Trump Conflates 'Phony Collusion' And Possible Obstruction Of Justice Investigation
- Author: Larry Hoffman Jun 16, 2017,
Jun 16, 2017, 9:20
The Washington Post reported on Wednesday that Robert Mueller, the special counsel appointed to oversee the FBI investigation into Russian interference in the U.S. election, is investigating Mr Trump for possible obstruction of justice. Comey also said he had, as the president divulged, told Trump at the time that he wasn't personally the target of an investigation.
Mueller, and an investigative team, are interviewing senior intelligence officials as part of the probe, which now includes Trump's possible attempt to obstruct justice.
Deputy attorney general Rod Rosenstein, who appointed Mr Mueller last month, testified Tuesday he has seen no evidence of good cause to fire Mr Mueller. Comey said during a US Senate committee last week that he told Trump that he was not under any direct investigation.
US President Donald Trump speaks by phone in the Oval Office at the White House in Washington, US January 29, 2017.
Trump's personal lawyer Marc Kasowitz issued a statement saying the Federal Bureau of Investigation was behind the Post story and called the leak "outrageous, inexcusable and illegal".
"I know that I was sacked because something about the way I was conducting the Russian Federation investigation was putting pressure" on Trump, Comey testified. The Washington Post was first to report the news.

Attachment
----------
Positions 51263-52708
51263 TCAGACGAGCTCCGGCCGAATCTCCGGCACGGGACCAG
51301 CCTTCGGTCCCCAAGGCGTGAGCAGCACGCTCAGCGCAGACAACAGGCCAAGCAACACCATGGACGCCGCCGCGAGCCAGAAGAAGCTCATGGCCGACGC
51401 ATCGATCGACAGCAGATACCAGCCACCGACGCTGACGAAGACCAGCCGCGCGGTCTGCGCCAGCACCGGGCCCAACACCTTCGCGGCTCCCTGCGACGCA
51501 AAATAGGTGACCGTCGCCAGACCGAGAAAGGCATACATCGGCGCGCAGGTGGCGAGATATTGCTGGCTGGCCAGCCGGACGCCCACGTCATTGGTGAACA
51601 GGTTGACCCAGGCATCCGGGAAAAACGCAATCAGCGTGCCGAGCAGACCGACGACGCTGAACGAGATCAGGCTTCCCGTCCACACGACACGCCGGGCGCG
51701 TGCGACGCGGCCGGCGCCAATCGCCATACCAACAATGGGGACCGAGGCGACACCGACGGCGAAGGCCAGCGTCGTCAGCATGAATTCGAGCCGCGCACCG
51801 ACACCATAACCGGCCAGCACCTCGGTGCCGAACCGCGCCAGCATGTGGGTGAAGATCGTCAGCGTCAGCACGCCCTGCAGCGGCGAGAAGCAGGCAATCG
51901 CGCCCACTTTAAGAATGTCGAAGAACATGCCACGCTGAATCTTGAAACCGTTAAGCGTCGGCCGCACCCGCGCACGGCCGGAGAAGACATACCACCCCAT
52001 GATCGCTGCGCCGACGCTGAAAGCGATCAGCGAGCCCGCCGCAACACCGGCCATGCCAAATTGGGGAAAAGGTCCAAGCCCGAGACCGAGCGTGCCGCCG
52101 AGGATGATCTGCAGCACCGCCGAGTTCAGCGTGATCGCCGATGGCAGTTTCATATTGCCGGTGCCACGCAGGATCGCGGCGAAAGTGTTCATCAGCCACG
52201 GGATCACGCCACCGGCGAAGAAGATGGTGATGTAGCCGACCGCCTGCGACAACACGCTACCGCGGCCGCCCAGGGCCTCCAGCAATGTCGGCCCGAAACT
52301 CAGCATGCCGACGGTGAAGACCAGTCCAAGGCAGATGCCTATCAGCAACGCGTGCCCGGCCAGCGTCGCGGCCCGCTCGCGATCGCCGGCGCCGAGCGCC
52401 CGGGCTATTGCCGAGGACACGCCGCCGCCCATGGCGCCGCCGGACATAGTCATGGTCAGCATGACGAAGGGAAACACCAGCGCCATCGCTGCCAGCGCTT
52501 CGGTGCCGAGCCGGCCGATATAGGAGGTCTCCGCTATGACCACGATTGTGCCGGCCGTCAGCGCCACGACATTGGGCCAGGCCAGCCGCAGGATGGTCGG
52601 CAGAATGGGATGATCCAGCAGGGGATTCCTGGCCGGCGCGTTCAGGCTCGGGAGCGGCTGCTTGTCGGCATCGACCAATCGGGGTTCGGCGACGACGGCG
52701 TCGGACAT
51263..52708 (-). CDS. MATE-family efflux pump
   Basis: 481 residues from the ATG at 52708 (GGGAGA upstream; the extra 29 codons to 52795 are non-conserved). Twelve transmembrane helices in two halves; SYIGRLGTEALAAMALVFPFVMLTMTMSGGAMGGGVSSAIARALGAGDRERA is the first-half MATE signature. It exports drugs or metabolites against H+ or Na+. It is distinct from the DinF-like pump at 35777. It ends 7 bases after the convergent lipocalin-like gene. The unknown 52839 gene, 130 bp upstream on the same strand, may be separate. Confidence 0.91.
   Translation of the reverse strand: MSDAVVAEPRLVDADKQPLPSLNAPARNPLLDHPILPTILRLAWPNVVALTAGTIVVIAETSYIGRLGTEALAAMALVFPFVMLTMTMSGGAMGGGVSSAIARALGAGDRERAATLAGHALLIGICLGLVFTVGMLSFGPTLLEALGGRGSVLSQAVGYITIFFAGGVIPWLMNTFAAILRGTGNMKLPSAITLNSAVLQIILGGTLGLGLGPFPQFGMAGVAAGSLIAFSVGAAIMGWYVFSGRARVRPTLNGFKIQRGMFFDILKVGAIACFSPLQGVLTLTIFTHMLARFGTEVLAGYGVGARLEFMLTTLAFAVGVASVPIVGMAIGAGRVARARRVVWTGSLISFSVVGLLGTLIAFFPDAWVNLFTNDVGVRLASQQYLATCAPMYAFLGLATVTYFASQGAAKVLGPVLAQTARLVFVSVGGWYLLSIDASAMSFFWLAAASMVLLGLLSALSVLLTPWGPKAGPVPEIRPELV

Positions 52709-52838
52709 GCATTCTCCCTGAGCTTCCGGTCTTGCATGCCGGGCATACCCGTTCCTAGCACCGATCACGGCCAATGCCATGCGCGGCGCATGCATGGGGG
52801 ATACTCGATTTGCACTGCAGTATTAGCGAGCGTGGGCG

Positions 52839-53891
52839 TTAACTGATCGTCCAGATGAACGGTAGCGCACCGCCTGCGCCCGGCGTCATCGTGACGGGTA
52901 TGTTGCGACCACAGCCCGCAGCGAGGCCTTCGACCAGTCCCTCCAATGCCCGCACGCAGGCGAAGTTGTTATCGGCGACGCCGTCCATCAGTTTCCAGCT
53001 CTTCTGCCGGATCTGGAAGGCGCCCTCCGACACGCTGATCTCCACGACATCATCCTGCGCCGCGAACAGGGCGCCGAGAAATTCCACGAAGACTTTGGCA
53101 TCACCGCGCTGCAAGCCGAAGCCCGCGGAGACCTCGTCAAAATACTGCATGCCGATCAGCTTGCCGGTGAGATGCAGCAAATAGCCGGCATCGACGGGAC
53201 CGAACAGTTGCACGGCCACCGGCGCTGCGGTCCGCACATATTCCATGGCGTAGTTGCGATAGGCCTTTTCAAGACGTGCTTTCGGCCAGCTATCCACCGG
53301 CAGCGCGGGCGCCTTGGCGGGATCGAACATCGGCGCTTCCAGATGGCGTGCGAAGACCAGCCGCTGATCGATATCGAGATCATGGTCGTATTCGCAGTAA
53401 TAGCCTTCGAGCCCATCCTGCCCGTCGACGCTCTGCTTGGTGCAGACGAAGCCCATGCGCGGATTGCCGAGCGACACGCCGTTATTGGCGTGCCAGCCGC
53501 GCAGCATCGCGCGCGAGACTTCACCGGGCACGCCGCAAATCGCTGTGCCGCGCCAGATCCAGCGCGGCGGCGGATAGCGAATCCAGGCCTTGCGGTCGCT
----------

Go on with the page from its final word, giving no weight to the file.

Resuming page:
But House Speaker Paul Ryan, R-Wisconsin, disagreed, saying the the White House and Trump should let the special counsel's investigation continue, and await vindication.
Entous says patience is key, because Mueller's investigation isn't going to be transparent to the public.
Obstruction of justice is defined as someone who intentionally tampers with or intervenes with an ongoing investigation.
That's critical given that Comey's sworn testimony regarding the pressure put on him by Trump to leave off an investigation into deposed national security adviser Michael Flynn runs directly counter to Trump's assertions about their conversations.
However, Democrats reserved their most vociferous show of indignation when Sessions declined to comment on questions that mentioned the words "president" and "Russians" in the same sentence.
Justice Department policy is that a sitting president can not be indicted by a grand jury, the Post also reported Wednesday.
Former FBI Director James Comey confirmed during testimony that the president was not personally under investigation in the Russian Federation probe, but according to sources for the Washington Post, that changed after he was sacked.
Comey told Congress last week that he leaked his memos of his conversations Trump to a friend after a tweet by the president suggested he may have taped the conversations.
Trump punched back a day later, telling reporters Comey had lied under oath, saying: "Frankly, James Comey confirmed a lot of what I said, and some of the things that he said just weren't true".